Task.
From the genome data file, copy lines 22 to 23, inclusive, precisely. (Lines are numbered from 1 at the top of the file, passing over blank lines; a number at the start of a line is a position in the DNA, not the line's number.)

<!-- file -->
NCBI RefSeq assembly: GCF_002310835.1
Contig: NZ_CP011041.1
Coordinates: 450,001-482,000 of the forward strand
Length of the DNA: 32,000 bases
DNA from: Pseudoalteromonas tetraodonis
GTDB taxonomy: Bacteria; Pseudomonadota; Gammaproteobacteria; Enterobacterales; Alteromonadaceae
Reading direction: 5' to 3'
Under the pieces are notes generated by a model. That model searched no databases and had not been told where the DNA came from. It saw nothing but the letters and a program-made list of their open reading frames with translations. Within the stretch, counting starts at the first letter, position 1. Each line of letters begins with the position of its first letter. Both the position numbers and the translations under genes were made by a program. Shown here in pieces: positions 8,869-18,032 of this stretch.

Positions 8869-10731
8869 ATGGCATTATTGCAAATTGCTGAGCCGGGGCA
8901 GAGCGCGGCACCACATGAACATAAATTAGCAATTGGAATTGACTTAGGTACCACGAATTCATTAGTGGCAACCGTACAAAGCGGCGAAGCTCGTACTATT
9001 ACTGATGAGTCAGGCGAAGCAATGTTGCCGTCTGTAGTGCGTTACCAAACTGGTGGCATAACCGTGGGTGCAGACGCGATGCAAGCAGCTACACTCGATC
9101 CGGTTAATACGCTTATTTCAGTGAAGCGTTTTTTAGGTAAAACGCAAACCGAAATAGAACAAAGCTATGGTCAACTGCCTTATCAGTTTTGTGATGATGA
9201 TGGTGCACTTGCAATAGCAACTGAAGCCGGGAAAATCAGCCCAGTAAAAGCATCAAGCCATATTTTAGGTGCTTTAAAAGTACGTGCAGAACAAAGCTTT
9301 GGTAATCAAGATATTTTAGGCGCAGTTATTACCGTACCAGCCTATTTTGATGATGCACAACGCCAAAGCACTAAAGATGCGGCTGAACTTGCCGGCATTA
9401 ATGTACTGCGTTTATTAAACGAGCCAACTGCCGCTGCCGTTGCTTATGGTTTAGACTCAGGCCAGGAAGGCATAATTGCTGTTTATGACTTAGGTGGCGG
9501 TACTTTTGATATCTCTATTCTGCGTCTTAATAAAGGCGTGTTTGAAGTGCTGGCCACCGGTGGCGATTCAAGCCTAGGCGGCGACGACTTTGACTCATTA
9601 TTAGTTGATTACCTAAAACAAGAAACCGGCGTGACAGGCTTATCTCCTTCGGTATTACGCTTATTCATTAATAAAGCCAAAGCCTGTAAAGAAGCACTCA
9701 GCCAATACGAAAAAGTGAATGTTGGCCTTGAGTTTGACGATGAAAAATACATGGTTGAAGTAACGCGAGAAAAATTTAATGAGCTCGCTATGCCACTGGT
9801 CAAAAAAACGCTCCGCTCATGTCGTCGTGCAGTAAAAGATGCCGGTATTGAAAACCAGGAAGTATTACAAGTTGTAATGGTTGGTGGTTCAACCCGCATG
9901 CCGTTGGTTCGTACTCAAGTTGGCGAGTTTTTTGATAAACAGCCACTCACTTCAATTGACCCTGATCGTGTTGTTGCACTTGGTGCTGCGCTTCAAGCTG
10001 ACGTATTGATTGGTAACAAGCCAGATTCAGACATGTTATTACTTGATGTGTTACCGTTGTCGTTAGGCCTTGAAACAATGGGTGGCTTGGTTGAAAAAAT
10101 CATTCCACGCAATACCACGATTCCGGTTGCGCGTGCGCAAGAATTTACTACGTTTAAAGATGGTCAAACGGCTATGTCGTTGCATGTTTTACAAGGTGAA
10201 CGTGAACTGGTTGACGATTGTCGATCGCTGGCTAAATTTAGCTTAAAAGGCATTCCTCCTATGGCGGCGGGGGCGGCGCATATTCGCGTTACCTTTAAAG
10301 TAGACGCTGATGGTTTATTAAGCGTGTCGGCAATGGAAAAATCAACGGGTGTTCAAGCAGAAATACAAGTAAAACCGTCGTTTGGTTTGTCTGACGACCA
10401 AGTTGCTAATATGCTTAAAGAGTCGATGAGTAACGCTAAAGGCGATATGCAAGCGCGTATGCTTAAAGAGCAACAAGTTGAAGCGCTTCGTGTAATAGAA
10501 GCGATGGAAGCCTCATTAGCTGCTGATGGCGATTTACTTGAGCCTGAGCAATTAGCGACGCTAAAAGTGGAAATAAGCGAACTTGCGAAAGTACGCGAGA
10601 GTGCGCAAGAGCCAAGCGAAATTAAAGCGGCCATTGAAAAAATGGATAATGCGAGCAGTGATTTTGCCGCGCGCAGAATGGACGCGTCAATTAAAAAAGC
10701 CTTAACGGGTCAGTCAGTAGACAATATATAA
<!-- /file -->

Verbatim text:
10001 ACGTATTGATTGGTAACAAGCCAGATTCAGACATGTTATTACTTGATGTGTTACCGTTGTCGTTAGGCCTTGAAACAATGGGTGGCTTGGTTGAAAAAAT
10101 CATTCCACGCAATACCACGATTCCGGTTGCGCGTGCGCAAGAATTTACTACGTTTAAAGATGGTCAAACGGCTATGTCGTTGCATGTTTTACAAGGTGAA